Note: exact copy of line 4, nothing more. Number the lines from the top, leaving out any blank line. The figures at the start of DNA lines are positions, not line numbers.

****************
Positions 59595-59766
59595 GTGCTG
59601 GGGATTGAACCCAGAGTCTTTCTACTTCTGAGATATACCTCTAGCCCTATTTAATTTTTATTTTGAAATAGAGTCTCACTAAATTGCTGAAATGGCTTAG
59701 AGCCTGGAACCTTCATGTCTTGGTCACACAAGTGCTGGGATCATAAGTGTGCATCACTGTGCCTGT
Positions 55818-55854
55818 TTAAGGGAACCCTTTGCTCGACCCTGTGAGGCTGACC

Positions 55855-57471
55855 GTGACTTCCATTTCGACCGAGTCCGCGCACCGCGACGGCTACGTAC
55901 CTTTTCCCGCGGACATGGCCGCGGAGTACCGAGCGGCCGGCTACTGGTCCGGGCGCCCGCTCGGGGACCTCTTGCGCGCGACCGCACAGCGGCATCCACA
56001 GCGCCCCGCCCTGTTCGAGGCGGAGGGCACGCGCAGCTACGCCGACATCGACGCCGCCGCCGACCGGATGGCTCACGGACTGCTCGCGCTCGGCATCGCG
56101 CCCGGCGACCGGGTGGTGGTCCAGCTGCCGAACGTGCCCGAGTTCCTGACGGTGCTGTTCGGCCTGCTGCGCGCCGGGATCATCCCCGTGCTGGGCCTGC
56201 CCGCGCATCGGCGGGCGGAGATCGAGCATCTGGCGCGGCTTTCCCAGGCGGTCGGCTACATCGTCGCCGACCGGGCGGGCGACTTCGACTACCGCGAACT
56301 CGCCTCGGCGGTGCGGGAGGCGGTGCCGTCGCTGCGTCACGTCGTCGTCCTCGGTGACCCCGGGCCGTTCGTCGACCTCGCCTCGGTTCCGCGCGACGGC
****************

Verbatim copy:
59701 AGCCTGGAACCTTCATGTCTTGGTCACACAAGTGCTGGGATCATAAGTGTGCATCACTGTGCCTGT